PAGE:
Leadership My Dad’s Way

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My dad, General (retired) James L. Anderson spent 24 years as the Master of the Sword at West Point. He currently speaks on leadership at the Lincoln Leadership Institute in Gettysburg, PA. He has dedicated his life to developing leaders of character wherever he serves. Click here to learn more about him.
The two of us will be sharing a father-son perspective on the leadership lessons he taught me, the lessons we both learned at West Point, and the unique perspectives we each have based on his lifetime in leadership in the Army, and my 20 years in the business world.

Management Training or Leadership Development

Is It Training or Development?

When Human Resources took over leadership training, I didn’t immediately notice a change.  In fact, I felt the leadership development department initially did a good job making the classes more specific to my job than the consultants they had hired in the past.

But over time, a shift occurred.  Leadership development became more about how not to get the company in trouble and not about developing the leader.  As a result, experienced leaders became ambivalent to training and younger leaders became HR processes experts. Continue Reading…

Three Decisions That Destroy Comfort Zones and Mediocrity

Comfort Zones Create Mediocrity

“If you want to accomplish something you have never accomplished before you must start doing things you have never done before.” Those words hit me hard a few years ago. The truth is:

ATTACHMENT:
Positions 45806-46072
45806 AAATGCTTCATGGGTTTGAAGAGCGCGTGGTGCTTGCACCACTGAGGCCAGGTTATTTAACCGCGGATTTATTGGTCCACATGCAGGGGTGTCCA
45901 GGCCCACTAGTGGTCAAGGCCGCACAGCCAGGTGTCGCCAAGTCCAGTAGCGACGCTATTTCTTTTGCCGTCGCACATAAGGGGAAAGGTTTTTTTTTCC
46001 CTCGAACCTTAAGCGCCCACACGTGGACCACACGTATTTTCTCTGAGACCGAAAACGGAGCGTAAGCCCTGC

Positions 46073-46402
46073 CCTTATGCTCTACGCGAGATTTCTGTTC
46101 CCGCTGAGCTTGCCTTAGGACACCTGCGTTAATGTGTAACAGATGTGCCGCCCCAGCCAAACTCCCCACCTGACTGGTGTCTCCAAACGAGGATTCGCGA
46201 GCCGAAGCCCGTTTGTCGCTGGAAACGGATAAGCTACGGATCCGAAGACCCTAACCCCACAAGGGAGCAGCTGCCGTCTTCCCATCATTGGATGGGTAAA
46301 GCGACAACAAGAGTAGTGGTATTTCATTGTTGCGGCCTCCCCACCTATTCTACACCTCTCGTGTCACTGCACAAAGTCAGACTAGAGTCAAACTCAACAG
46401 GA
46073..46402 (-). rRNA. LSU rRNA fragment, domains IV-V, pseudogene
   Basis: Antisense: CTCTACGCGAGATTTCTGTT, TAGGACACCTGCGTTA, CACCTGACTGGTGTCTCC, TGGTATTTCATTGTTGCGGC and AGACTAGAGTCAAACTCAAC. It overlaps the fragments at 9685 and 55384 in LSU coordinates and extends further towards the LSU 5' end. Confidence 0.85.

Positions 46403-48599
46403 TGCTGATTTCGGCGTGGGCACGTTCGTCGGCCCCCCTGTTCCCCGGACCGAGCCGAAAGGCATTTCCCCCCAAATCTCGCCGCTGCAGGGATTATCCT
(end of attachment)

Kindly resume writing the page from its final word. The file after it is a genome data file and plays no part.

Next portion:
Your Comfort Zone is Also Your Mediocrity Zone

If you want to be average – if you want to be the same person in five years that you are today, then stay in your comfort zone. That was what I was doing. I never set out to be mediocre, but I was heading towards it at the end of my corporate career. Continue Reading…

The Confident Leader Vs. The Arrogant Leader

When The Arrogant Lead

Martin’s reputation for arrogance preceded him. He was assigned to our leadership team whether we wanted him to be there or not.

I decided to ignore his reputation and form my own opinions about Martin. I never tried harder to like someone in my entire life.   Unfortunately, the rumors about Martin were accurate.

Confidence is a desirable trait in a leader. But Martin was not confident. He was flat out arrogant. Continue Reading…

Leadership Video: Habits Form Character

What is the definition of character?

Character is our habitual way of operating.

HOW we are is WHO we are.

 

Our character is ultimately determined by our habits.  If I am in the habit of doing what is moral and right, I am a person of high character.  If I am in the habit of cutting corners, telling “small lies”, or any other morally questionable act, that is who I am as well.

This video is a clip from a training session on leadership I did for a group of salespeople.  It is only a few minutes long.  Take the time to watch it and see how your habits stack up towards forming your character.

Question:

How do the words you hear me speak cause you to evaluate your habits?  Do you see changes you can make at work or at home?  Do you see a path to teaching your kids about character?

 

Wanted: Coaches—Wimps Need Not Apply

Football coach